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I'm trying to plot in TikZ the two tangents to a fixed circle passing through a given point.

In some details, given an arbitrary circle centered at C with with radius r, and a point P outside of the circle. I want to plot the two tangents from P to the circle. My problems are mainly:

  1. I want it to plot a general case, namely, the circle's center and radius should be arbitrary as well as the point outside.
  2. The formulas, that I came up with, are not too friendly and involves cubic factors of coordinates and square roots.

Any tips, advices, code fragments etc. will be very welcome!

Epilog: This question was actually, the first step towards the generation of some plots related to the Poncelet's Porism. I felt on one hand that the built in methods, in TikZ related to the notion of tangents, were too hard for me to use. On the other hand, the tkz-euclid is too much in French :) Finally, I reverted to PiScript, which is easier to program in my mind. Here is one of the results I obtained (here's the source code, if you're interested):

enter image description here

As for the answer I chose; it is the one which provides a solution to the question as I posed it in the simplest manner. Thank you all for the help!

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@Dror: not difficult with PSTricks, see answer –  Herbert Sep 23 '11 at 13:34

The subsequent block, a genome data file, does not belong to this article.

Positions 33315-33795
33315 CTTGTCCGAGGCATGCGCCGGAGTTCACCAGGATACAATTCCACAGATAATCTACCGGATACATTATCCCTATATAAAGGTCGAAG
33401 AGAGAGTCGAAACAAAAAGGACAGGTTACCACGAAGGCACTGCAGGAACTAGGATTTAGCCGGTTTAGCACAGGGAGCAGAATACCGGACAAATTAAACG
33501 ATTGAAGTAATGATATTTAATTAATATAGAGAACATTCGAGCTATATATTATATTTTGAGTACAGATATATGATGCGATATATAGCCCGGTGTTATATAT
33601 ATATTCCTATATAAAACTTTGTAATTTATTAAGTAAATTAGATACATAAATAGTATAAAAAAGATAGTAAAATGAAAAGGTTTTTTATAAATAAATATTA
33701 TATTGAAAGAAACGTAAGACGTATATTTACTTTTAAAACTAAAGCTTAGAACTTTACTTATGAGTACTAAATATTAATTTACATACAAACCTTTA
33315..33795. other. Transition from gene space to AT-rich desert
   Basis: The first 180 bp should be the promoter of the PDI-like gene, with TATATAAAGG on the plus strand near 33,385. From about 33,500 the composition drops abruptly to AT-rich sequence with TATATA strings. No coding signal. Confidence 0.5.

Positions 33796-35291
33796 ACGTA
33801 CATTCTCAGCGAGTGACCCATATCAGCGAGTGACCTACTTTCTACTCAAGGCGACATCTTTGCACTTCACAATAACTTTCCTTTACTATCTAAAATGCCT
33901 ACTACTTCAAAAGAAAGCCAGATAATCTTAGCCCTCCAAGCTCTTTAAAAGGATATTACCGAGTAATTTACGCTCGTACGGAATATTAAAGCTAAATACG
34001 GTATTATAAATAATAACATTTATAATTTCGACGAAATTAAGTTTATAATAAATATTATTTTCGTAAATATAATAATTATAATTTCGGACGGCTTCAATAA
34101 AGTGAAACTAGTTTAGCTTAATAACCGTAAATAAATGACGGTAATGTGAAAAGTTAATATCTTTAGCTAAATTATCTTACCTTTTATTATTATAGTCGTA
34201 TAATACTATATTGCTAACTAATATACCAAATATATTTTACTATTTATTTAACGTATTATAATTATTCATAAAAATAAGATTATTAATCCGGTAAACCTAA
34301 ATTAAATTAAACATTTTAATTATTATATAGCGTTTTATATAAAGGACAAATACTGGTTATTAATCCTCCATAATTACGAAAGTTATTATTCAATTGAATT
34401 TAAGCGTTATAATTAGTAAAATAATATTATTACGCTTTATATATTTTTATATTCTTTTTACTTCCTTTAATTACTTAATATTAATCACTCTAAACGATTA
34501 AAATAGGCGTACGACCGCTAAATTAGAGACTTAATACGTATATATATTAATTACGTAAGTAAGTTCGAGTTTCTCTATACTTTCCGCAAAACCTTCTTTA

@Dror: This should really have been a separate question. –  Peter Grill Sep 23 '11 at 15:58
    
@Peter: Well I didn't want to be too lengthy in the first place, and I tried to break my question into parts. However, the answers I got weren't good for my ultimate goal. I didn't want to ask a "how-do-I-do-this" sort of question. –  Dror Sep 23 '11 at 20:54

5 Answers 5

up vote 6 down vote accepted

In the pgf manual page 130 (ver. 3.10), you have the exact example. I just copy it from there for convenience in case anybody needs. It requires \usetikzlibrary{calc}

\begin{tikzpicture}
\draw[help lines] (0,0) grid (3,2);
\coordinate (a) at (3,2);
\node [circle,draw] (c) at (1,1) [minimum size=40pt] {$c$};
\draw[red] (a) -- (tangent cs:node=c,point={(a)},solution=1) --
(c.center) -- (tangent cs:node=c,point={(a)},solution=2) -- cycle;
\end{tikzpicture}
share|improve this answer
    
do you know how this is implemented? I might need some variant... –  Dror Sep 17 '11 at 11:10
    
Actually no but i will look it up when I have the chance –  percusse Sep 17 '11 at 22:21

Here is an example using the tikz-eculide. I am not an expert on this and could not find the english documentation on this, so had to resort to mixing the usual tikz syntax, but does seem to work.

\begin{document} 
\begin{tikzpicture}
   \newcommand*{\Radius}{3cm}%
   \coordinate (Origin) at (0,0);
   \coordinate (P) at (4,4);% External point

   \node [right,blue] at (P) {P};
   \draw[thin,gray!30] (-5,-5) grid (5,5);